Blues Pioneer Mamie Smith Getting a Headstone – After 68 Years
Major blues musicians and singers are coming together for a six-hour music event that pays loving tribute to blues legend Mamie Smith (1883-1946)and raises funds to erect a monument at her unmarked grave.
They’ve joined in the effort launched in early 2013 by blues writer Michael Cala to bring this forgotten, but all important blues pioneer to center stage once again. Ms. Smith’s 1920 hit “Crazy Blues” made American music history and led to the discovery of icons like Bessie Smith, Ma Rainey and Louis Armstrong.
The six-hour “Blues for Mamie” show, hosted by WFDU-FM deejay and singer Nikki Armstrong features some of the biggest names in blues and jazz, including Michael Hill, Rob Paparozzi, Dave Fields, Robert Ross, Michael Packer, Queen Esther, Cat Cosmai, Blues Ball, Hot Monkey Love, Regina Bonelli, Jim Koeppel, Frank Mirra, Wayne Livingston and some surprise guests.
In addition, spoken-word artist Mo Beasley will perform a tribute to the incredible life of Mamie Smith, who left Cincinnati at the age of 10 to join a touring vaudeville troupe, ended up in Harlem where she was discovered by composer Perry Bradford, and with his mentoring and persistence, wound up selling records by the millions.
Under the musical direction of bassist/composer Pete Cummings, concert-goers will get a rare chance to hear some of Mamie’s best-known recordings arranged for a contemporary audience. Musical styles range from acoustic delta blues to electric Chicago blues, as well as original jazz and blues pieces by the artists.
Tickets are $20 at the door or $14 in advance at http://mamie.bpt.me. The site also has a complete description of the concert, performers and a link to the venue.
Proceeds from discounted advance ticket sales, as well as the $20 per person gate admission and the ongoing indiegogo fundraising campaign (http://igg.me/at/mamie3) will help pay for the completion of the three-foot-tall granite monument to Ms. Smith now in production. It features an etched photographic portrait of the singer and a fitting epitaph noting her major contribution to recorded American music history.
The monument will be unveiled at a graveside ceremony this coming Sept. 13, just three days before the anniversary of her death in 1946 at age 63.
In addition, donations and ticket sales will help cover the cost of establishing a maintenance fund for her grave and others in need at the all African American Frederick Douglass Memorial Park in NYC’s Staten Island, where Ms. Smith has remained in an unmarked grave for nearly 68 years.Some members of the stellar lineup include:
Michael Hill, the lead guitarist and vocalist of Michael Hill’s Blues Mob (Living Blues Critics and Debut Blues Album of the Year winner), whose latest release on JSP Records is “Goddesses and Gold Redux.”
Paramount recording artists “Blues Ball,” who’ve opened for Iron Butterfly and The Youngbloods, perform the music of greats like Muddy Waters and Howling Wolf.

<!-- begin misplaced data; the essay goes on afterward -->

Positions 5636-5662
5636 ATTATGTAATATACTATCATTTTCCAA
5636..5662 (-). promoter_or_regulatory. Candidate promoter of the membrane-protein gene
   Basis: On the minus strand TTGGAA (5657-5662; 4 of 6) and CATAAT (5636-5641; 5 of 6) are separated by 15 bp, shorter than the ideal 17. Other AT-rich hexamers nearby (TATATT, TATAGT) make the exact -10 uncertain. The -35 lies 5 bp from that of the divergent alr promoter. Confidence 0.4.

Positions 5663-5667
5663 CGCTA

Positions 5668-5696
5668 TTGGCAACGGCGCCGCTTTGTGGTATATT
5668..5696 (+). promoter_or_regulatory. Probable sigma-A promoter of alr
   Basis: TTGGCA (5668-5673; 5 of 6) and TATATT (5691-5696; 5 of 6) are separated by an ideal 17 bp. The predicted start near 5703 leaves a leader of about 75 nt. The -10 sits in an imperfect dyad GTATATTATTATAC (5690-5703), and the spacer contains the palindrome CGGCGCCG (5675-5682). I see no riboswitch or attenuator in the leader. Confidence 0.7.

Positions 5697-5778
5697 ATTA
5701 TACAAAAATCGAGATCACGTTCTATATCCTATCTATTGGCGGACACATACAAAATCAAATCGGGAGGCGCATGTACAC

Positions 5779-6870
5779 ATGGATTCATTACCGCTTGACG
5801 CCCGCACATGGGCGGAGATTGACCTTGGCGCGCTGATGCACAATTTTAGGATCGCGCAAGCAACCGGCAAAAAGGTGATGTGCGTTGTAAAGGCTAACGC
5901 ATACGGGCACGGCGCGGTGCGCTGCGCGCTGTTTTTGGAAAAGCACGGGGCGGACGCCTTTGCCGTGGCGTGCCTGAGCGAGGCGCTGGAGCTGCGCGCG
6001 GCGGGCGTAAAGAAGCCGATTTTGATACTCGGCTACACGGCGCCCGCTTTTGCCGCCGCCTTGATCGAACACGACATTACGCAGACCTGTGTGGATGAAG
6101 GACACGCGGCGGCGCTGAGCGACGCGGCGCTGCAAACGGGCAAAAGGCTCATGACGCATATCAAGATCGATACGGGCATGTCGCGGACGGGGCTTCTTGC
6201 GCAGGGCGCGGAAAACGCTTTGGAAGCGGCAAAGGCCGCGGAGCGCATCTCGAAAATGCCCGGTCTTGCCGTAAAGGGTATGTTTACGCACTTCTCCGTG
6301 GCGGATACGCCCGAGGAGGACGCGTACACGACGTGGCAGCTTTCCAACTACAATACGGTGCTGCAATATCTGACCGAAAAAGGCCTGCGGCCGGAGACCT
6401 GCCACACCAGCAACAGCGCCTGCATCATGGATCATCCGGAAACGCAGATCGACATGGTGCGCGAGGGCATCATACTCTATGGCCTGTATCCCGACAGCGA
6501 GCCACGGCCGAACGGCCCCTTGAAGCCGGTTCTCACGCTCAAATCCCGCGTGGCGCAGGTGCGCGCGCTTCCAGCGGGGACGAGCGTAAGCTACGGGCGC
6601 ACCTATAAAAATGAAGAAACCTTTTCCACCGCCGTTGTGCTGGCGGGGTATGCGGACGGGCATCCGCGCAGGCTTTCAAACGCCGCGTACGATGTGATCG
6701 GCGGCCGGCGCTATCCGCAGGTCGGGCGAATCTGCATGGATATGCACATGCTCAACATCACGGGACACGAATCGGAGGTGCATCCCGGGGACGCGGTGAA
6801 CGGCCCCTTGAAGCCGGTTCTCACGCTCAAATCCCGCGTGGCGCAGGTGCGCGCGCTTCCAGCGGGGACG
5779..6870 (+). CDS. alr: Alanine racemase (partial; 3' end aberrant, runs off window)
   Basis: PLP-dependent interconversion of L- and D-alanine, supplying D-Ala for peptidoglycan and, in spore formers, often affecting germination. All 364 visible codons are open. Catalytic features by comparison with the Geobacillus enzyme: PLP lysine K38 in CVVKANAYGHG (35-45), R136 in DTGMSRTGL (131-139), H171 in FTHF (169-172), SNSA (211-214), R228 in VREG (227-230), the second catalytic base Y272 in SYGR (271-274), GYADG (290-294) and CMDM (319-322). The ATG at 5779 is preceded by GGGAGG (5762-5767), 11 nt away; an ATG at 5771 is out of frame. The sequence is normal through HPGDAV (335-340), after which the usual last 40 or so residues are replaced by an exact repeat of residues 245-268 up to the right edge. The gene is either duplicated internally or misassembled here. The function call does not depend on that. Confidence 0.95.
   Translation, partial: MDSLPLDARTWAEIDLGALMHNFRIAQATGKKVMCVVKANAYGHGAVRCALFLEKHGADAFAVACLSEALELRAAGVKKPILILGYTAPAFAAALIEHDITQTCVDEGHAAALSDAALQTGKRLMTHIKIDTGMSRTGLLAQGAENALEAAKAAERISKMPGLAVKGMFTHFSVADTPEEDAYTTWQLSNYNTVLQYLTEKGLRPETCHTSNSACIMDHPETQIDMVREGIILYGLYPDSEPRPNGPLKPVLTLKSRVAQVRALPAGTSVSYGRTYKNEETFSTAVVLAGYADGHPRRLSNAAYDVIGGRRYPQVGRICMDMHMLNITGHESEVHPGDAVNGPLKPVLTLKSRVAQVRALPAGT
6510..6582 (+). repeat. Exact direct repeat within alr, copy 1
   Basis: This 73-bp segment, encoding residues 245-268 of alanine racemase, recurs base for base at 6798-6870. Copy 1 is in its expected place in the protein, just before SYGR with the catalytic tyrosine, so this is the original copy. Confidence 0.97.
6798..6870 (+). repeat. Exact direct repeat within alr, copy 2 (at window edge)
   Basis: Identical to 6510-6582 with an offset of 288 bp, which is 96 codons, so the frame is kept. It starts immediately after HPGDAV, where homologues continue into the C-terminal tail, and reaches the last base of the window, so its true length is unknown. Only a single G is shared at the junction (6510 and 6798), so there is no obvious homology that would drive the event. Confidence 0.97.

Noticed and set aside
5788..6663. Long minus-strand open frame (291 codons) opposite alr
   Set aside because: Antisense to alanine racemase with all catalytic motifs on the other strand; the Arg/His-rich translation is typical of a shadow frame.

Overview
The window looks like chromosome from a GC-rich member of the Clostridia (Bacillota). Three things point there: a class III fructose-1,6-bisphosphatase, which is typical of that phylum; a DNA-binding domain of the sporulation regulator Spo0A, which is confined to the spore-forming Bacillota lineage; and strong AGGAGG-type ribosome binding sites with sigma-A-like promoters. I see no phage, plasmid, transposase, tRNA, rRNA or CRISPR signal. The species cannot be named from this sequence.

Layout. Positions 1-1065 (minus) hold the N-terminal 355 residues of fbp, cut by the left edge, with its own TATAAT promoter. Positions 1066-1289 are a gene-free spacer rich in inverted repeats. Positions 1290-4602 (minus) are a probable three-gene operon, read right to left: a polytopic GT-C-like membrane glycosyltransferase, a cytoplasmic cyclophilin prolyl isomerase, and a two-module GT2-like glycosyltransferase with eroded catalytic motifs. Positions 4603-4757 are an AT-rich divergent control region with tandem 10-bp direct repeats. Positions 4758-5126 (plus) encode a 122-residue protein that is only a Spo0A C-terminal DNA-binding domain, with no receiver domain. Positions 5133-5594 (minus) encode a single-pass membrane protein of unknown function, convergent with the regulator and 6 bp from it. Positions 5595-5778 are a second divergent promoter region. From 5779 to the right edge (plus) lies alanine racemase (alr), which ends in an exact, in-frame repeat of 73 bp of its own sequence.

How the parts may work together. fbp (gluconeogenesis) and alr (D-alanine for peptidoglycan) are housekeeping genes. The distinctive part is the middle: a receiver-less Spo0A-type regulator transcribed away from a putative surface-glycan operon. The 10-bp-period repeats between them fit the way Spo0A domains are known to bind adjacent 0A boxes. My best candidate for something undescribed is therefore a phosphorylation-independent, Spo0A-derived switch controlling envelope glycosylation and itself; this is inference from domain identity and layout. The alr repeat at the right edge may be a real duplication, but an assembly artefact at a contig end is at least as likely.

Harmonica player and singer Rob Paparozzi, who toured with the original “Blues Brothers Band,” and was lead Singer for the legendary “Blood Sweat and Tears.”
Best Blues Artist winner Robert Ross, whose original song “Sittin’ in the Jailhouse” was recorded by David Winter.
Blues Lifetime Achievement Award winner Dave Fields, a performer with Hubert Sumlin and who opened for The Yardbirds, among others, has had international success with his two CDs,”Times a Wastin’,” “All Wound Up” and “Detonation.”
Michael Packer, a blues staple since his first gig at the Bitter End at age 15, has toured extensively since, performing at the Chicago Blues Festival and Buddy Guy’s Legends, most recently.
Queen Esther, an award-winning vocalist, songwriter, playwright and actor who exploded onto the Austin music scene as a member of Ro-Tel and the Hot Tomatoes. An original cast member of the Broadway musical “Rent,” she headlined at The Apollo Theater with her musical “The Billie Holiday Project.”
The concert venue, Killmeyer’s Old Bavaria Inn on Staten Island (see www.killmeyers.com for directions) is itself an eclectic relic from the past. Said to be the oldest continuously operating bar on Staten Island, concert-goers can verify that fact by checking out the ornately carved 1890 bar which still features wooden refrigerated compartments and a vast array of beers both on tap and bottled.
Killmeyer’s has generously donated its outdoor space for the “Blues for Mamie” concert. It features a full covered bar and casual seating with limited tables. A drink and food menu is available, but orders are not included in the ticket price. In the event of rain the area will be tented or moved indoors.
Throughout the performances, concert-goers can buy raffle tickets for several Mamie Smith-related items that will be on display.
One is a framed 28-by-32-inch acrylic painting by artist Barbara Beyar. In her highly stylized technique that merges modernism and deco, Mamie Smith and her band, “the Jazz Hounds,” are depicted at the height of their careers.
In addition, blues and jazz collector Rich Maxson is going to surprise us with some rare pieces of Mamie Smith ephemera that will also be raffled.
The discovery was made by Cala, also a Staten Islander, in the course of researching a book on the recording industry’s “race record” phenomenon.
“This is a worldwide fundraising effort to publicly memorialize her gravesite,” he said. “It is our way of acknowledging how one woman threw open the doors so that posterity could enjoy the thousands upon thousands of blues and jazz recordings that may never have been made without Mamie.”